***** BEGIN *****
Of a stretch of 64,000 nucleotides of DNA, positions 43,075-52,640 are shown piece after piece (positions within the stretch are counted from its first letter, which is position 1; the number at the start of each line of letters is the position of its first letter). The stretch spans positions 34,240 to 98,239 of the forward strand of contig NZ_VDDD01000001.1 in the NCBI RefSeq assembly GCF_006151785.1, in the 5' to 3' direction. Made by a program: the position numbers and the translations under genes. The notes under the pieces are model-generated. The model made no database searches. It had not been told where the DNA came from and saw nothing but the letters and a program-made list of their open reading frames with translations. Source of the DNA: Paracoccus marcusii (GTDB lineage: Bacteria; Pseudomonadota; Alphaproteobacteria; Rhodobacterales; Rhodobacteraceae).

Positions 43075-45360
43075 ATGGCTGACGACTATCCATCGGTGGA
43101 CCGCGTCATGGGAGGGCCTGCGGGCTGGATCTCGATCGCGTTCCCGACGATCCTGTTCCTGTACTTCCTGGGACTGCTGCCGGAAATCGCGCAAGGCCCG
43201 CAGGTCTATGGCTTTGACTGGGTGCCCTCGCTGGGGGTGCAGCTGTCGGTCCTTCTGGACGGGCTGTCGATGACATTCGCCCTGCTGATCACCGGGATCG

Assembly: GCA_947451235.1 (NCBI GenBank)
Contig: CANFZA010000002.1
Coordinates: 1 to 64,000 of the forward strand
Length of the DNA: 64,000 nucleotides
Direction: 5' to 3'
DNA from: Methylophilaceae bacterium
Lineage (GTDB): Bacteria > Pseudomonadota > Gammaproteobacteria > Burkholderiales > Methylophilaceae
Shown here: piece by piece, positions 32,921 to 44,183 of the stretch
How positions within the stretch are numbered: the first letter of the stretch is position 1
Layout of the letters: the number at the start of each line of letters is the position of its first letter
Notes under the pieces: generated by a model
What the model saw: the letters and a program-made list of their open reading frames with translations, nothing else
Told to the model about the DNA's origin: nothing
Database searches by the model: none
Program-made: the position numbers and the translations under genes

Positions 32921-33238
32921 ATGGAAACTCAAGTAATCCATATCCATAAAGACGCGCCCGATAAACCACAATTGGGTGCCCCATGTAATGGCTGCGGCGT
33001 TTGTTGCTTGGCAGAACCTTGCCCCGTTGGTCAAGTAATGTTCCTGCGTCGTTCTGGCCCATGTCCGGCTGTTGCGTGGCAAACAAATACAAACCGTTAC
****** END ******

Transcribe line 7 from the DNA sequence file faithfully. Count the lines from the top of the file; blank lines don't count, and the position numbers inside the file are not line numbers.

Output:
Contig: CANFZA010000002.1